his heart beat fast as he thought of his approaching meeting
update time:2023-11-29

his heart beat fast as he thought of his approaching meeting

作者:arrogance less etiquette networkupdate time:2023-11-29 分类:law

his heart beat fast as he thought of his approaching meeting,

It might be truly said, that now I work'd for my Bread; 'tis a little wonderful, and what I believe few People have thought much upon, (viz.) the strange multitude of little Things necessary in the Providing, Producing, Curing, Dressing, Making and Finishing this one Article of Bread.

his heart beat fast as he thought of his approaching meeting

I that was reduced to a meer State of Nature, found this to my daily Discouragement, and was made more and more sensible of it every Hour, even after I had got the first Handful of Seed-Corn, which, as I have said, came up unexpectedly, and indeed to a surprize.

his heart beat fast as he thought of his approaching meeting

First, I had no Plow to turn up the Earth, no Spade or Shovel to dig it. Well, this I conquer'd, by making a wooden Spade, as I observ'd before; but this did my Work in but a wooden manner, and tho' it cost me a great many Days to make it, yet for want of Iron it not only wore out the sooner, but made my Work the harder, and made it be perform'd much worse.

his heart beat fast as he thought of his approaching meeting

However this I bore with, and was content to work it out with Patience, and bear with the badness of the Performance. When the Corn was sow'd, I had no Harrow, but was forced to go over it my self and drag a great heavy Bough of a Tree over it, to Scratch it, as it may be call'd, rather than Rake or Harrow it.

When it was growing and grown, I have observ'd already, how many things I wanted, to Fence it, Secure it, Mow or Reap it, Cure and Carry it Home, Thrash, Part it from the Chaff, and Save it. Then I wanted a Mill to Grind it, Sieves to Dress it, Yeast and Salt to make it into Bread, and an Oven to bake it, and yet all these things I did without, as shall be observ'd; and yet the Corn was an inestimable Comfort and Advantage to me too. All this, as I said, made every thing laborious and tedious to me, but that there was no help for; neither was my time so much Loss to me, because as I had divided it, a certain Part of it was every Day appointed to these Works; and as I resolv'd to use none of the Corn for Bread till I had a greater Quantity by me, I had the next six Months to apply my self wholly by Labour and Invention to furnish my self with Utensils proper for the performing all the Operations necessary for the making the Corn (when I had it) fit for my use.

But first, I was to prepare more Land, for I had now Seed enough to sow above an Acre of Ground. Before I did this, I had a Week's-work at least to make me a Spade, which when it was done was but a sorry one indeed, and very heavy, and requir'd double Labour to work with it; however I went thro' that, and sow'd my Seed in two large flat Pieces of Ground, as near my House as I could find them to my Mind, and fenc'd them in with a good Hedge, the Stakes of which were all cut of that Wood which I had set before, and knew it would grow, so that in one Year's time I knew I should have a Quick or Living-Hedge, that would want but little Repair. This Work was not so little as to take me up less than three Months, because great Part of that time was of the wet Season, when I could not go abroad.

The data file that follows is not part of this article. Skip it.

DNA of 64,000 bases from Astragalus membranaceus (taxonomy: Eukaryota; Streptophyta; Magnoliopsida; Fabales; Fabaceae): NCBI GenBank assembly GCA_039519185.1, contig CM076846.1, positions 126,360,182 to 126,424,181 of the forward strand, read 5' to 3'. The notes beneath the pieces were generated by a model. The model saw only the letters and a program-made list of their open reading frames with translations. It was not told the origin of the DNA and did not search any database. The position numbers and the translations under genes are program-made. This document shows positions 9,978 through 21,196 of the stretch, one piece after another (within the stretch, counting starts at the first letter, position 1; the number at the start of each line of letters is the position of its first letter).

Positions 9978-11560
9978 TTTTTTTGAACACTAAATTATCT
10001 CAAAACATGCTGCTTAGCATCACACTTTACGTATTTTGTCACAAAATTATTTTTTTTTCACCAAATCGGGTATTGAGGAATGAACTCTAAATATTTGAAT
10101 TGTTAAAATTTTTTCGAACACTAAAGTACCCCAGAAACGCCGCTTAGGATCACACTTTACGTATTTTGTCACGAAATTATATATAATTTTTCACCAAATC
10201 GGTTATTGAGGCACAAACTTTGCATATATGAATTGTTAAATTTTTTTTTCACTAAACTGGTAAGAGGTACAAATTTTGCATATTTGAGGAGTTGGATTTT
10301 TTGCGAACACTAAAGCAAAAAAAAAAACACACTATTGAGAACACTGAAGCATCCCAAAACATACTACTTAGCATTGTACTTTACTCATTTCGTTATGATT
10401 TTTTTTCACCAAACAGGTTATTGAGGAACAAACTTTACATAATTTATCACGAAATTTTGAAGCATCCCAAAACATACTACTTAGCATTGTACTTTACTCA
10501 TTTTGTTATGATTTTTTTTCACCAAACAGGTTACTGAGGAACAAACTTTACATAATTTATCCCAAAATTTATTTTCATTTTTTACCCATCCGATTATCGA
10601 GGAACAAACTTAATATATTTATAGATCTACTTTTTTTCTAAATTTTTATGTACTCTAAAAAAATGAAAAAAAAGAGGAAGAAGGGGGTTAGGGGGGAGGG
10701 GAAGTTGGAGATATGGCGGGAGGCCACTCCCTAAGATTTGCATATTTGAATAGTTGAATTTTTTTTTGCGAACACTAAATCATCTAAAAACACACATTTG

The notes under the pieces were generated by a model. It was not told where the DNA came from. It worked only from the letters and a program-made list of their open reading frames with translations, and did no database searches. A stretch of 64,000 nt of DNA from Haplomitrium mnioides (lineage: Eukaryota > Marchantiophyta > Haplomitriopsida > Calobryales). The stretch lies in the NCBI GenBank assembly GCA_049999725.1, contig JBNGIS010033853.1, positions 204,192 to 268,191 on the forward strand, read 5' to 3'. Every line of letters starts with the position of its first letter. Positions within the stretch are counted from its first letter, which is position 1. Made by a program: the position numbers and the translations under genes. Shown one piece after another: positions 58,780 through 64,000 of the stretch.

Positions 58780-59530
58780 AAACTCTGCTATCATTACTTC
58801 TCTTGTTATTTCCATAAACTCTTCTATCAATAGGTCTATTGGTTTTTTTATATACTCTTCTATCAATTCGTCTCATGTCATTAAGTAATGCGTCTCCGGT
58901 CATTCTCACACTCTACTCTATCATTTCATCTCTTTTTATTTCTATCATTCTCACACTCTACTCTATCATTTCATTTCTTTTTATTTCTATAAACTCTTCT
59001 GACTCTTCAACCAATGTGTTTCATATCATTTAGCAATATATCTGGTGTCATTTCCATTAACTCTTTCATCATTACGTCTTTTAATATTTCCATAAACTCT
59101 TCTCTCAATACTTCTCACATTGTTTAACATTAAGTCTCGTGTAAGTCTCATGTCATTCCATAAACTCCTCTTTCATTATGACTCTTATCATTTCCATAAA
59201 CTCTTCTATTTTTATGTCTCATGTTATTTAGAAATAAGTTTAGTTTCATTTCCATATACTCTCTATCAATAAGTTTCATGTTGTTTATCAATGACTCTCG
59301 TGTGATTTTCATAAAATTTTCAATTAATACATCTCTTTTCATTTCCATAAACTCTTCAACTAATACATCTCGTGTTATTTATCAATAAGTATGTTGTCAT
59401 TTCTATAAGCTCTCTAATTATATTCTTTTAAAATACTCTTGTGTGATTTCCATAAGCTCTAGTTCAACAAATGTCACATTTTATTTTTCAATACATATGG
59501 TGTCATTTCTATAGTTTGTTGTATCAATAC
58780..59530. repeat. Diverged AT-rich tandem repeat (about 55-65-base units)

Within Doors, that is, when it rained, and I could not go out, I found Employment on the following Occasions; always observing, that all the while I was at work I diverted my self with talking to my Parrot, and teaching him to Speak, and I quickly learn'd him to know his own Name, and at last to speak it out pretty loud P O L, which was the first Word I ever heard spoken in the Island by any Mouth but my own. This therefore was not my Work, but an assistant to my Work, for now, as I said, I had a great Employment upon my Hands, as follows, (viz.) I had long study'd by some Means or other, to make my self some Earthen Vessels, which indeed I wanted sorely, but knew not where to come at them: However, considering the Heat of the Climate, I did not doubt but if I could find out any such Clay, I might botch up some such Pot, as might, being dry'd in the Sun, be hard enough, and strong enough to bear handling, and to hold any Thing that was dry, and requir'd to be kept so; and as this was necessary in the preparing Corn, Meal, etc. which was the Thing I was upon, I resolv'd to make some as large as I could, and fit only to stand like Jarrs to hold what should be put into them.

It would make the Reader pity me, or rather laugh at me, to tell how many awkward ways I took to raise this Paste, what odd mishapen ugly things I made, how many of them fell in, and how many fell out, the Clay not being stiff enough to bear its own Weight; how many crack'd by the over violent Heat of the Sun, being set out too hastily; and how many fell in pieces with only removing, as well before as after they were dry'd; and in a word, how after having labour'd hard to find the Clay, to dig it, to temper it, to bring it home and work it; I could not make above two large earthern ugly things, I cannot call them Jarrs, in about two Months Labour.

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